Take one high-yielding free-range dairy goat, fresh-in, milk her of her surplus, thank her, give her a hug and let her go and feed the rest to her kid. Give some to the cats. Let stand in the early morning sunshine away from cats, lizards and birds.
Meanwhile, collect one egg. If a hen is on the nest, pacify her by clucking gently as you slide in a hand and extract one of the eggs from under her. Make sure it's not the china egg that tells the hens where to lay. It will be warm and fragrant: carry it close to your body to keep it that way.
As you pass the kitchen garden grab a generous sprig of fresh mint, remembering to thank the fairy - it will then be blessed. Take also fresh garlic chives, enough for about a tablespoonful when chopped. Thank the fairy in Chinese, or just smile broadly, to give happiness back to the plant. And pick a ripe lime, lemon or grapefruit, and thank the tree.
Take all ingredients into kitchen, or if the sunshine is just too gorgeous to leave, bring organically grown stone-ground wholemeal flour and organically produced pure run citrus blossom honey out, find a hay bale to sit on and another for a table.
In a clean mixing bowl lightly brushed with a crushed mint leaf, break the egg into half a cup of the milk and throw the shell onto the compost heap. Whisk lightly until fluffy. Do not use a fork - if you stir milk with a fork the cow will kick you, and if from a goat, they have an uncanny knack of standing right on your instep...
And whisk, don't beat. A beaten egg is a defeated egg. Eggs should always be lightly, encouragingly whisked. Add a heaped tablespoon of wholemeal flour, invoking the harvest gods to give thanks, and sending light, love and gratitude to the growers and all their assistants. Stir till smooth, add chopped herbs and let stand for a few minutes in shade while you build the fire.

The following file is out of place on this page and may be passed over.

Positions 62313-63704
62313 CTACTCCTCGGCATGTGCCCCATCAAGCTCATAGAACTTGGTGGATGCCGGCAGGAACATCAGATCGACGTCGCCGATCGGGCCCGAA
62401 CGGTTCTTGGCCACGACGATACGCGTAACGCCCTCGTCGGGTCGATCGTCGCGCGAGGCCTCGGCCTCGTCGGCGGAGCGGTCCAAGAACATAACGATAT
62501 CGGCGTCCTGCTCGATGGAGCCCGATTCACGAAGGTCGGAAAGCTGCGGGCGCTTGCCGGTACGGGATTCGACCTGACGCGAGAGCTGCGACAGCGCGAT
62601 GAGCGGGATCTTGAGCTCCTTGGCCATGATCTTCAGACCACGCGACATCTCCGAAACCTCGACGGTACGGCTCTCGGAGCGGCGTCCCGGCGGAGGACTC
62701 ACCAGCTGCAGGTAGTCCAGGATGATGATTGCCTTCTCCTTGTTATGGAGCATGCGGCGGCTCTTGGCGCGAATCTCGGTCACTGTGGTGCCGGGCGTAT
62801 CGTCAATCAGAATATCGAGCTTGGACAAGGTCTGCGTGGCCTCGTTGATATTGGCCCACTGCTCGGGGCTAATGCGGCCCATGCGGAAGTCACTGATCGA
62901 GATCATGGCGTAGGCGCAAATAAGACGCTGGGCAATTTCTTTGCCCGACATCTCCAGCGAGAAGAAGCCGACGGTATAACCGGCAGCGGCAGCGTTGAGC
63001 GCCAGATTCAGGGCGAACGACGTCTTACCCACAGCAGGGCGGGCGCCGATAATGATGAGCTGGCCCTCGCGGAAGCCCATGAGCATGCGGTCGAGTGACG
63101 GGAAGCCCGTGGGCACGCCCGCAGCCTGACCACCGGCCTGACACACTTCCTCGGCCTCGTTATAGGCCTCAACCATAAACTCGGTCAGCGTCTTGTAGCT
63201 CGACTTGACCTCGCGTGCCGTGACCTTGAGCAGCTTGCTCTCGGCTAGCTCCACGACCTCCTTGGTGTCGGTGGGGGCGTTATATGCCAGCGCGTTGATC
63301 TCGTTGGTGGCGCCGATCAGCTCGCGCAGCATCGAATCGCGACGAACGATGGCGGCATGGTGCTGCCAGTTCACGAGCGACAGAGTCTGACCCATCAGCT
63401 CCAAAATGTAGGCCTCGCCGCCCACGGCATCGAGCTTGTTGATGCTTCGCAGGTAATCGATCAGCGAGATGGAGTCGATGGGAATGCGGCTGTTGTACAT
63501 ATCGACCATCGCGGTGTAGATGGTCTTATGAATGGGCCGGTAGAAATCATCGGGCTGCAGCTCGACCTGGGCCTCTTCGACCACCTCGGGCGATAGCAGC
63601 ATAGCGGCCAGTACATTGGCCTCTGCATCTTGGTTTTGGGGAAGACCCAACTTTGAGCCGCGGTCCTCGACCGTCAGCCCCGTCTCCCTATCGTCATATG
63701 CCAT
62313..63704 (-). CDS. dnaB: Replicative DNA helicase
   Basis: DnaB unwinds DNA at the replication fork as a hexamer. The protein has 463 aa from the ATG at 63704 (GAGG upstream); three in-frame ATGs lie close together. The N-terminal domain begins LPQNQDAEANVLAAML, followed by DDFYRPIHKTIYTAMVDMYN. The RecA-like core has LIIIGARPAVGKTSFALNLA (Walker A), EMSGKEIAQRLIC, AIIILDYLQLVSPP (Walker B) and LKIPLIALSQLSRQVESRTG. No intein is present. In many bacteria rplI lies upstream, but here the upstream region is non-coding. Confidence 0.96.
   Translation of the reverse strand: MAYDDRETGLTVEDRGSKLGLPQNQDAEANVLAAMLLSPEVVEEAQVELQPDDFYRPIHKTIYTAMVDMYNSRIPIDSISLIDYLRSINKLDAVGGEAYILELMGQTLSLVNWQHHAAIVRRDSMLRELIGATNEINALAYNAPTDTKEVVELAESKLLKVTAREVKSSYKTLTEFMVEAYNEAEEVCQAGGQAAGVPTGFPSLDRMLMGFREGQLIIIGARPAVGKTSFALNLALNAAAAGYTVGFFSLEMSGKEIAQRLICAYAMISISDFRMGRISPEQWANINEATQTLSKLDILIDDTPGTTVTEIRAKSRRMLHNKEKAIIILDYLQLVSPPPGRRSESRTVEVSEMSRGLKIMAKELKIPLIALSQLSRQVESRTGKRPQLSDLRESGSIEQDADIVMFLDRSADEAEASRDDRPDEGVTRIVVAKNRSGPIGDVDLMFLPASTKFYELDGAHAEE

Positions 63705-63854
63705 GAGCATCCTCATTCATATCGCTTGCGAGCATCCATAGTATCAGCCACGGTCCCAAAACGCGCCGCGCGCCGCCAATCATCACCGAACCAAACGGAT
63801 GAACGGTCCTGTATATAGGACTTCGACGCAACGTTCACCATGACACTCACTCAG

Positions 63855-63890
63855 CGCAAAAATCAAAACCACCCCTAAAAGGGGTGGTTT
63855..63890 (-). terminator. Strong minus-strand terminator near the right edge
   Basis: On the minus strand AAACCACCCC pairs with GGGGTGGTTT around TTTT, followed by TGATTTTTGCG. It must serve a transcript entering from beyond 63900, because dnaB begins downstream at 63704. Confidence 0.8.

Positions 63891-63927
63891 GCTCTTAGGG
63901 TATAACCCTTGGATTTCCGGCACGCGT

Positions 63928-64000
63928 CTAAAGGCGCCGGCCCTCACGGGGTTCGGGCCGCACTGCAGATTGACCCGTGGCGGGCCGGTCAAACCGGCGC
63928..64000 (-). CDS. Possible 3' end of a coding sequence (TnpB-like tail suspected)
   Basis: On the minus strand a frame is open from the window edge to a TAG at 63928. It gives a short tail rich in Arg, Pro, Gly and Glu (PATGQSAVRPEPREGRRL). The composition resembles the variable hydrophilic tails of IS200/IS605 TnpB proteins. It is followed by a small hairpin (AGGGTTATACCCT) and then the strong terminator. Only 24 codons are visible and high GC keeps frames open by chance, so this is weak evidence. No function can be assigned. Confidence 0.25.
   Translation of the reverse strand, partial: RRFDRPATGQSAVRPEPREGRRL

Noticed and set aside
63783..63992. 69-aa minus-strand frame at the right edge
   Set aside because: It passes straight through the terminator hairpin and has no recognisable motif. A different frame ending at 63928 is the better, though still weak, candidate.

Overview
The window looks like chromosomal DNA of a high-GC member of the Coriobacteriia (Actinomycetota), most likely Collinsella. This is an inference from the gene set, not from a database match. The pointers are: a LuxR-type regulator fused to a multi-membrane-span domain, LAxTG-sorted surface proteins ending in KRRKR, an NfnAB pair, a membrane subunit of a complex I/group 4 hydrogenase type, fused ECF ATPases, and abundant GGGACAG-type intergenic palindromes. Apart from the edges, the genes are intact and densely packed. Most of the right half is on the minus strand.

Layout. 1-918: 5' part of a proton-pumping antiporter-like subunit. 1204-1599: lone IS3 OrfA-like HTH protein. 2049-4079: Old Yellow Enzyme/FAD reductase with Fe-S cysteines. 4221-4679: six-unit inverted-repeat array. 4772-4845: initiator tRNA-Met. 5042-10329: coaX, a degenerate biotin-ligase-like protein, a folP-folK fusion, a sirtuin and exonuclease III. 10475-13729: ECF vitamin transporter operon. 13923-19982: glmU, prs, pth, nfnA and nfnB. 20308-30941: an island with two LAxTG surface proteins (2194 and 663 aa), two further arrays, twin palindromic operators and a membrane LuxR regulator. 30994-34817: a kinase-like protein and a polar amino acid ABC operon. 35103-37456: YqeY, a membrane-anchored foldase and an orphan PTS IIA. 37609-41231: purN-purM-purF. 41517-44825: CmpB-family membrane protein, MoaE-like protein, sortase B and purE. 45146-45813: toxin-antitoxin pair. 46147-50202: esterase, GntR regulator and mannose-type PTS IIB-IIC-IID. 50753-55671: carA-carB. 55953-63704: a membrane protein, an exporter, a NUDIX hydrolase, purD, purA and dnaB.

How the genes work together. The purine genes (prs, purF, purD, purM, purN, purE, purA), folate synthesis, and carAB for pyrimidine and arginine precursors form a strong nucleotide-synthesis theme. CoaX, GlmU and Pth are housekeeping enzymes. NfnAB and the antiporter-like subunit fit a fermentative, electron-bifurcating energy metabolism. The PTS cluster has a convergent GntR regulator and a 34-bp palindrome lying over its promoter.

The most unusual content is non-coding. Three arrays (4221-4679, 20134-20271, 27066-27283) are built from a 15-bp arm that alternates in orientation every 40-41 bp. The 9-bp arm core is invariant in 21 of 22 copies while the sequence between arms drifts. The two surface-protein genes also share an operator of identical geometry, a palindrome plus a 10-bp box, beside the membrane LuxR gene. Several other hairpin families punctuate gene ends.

Make the fire of clear-burning windfall wood gathered from under trees that have been thanked for their gift. Once you've got it a-blaze with leaves and twigs, few good-sized sticks is all you'll need. Invoke Brighid, the goddess of the Hearth, and the Element of Fire. Wait until the first fury of the blaze has died down and there is a steady flame. Heat a nine-ten inch frying pan and pour on a little organically grown (prefereably locally) cold-pressed olive oil. When a little batter dropped in begins to sizzle, pour out enough of the batter to cover the pan to a depth of a mm or two and fry until the bubbles which will rise have all burst. Turn and do the other side for a minute or two, lift out and place on a plate. Pour in the second pancake, adding more oil if necessary. While it is frying, drizzle a little honey across the diameter of the first one and squeeze a little citrus juice onto that. Roll up. Treat each pancake in the same way and garnish with sprigs of fresh mint. This makes two or three. You can just about double the quantity of other ingredients before adding a second egg.
Serve immediately while still hot with Orange Pekoe tea, or a tisane.
Having eaten, thank Brighid and give her a libation of fresh warm milk and a drizzle of honey, and give thanks to the Element of Fire.
(Note: After pouring two nice generous pancakes, there is usually not enough left for a full-sized third one. This should nevertheless be poured and fried just as carefully, and the tiny result given honey and lime juice and placed on an altar for the fairies.Variations
Some people prefer to use sour milk or to include some yoghurt. Both are delicious but the texture changes.
Nearly as nice with powdered milk, bought eggs, and chemically grown herbs and flour, as long as you thank the cows, the factory workers, the technology and the farmers etc, and the process: sending healing into it all as you go.
I sometimes prefer to dig up some fresh garlic and use half a large clove or a whole small one instead of the garlic chives, and sometimes I use finely shredded spring onions instead. A mixture of thyme, marjoram, sage and rosemary can be used for an entirely different result. Use less honey and withhold citrus juice. Remember to thank the herbs.
I offer it as a breakfast dish, but it can be delightful in the evenings, as a desert or a midnight snack.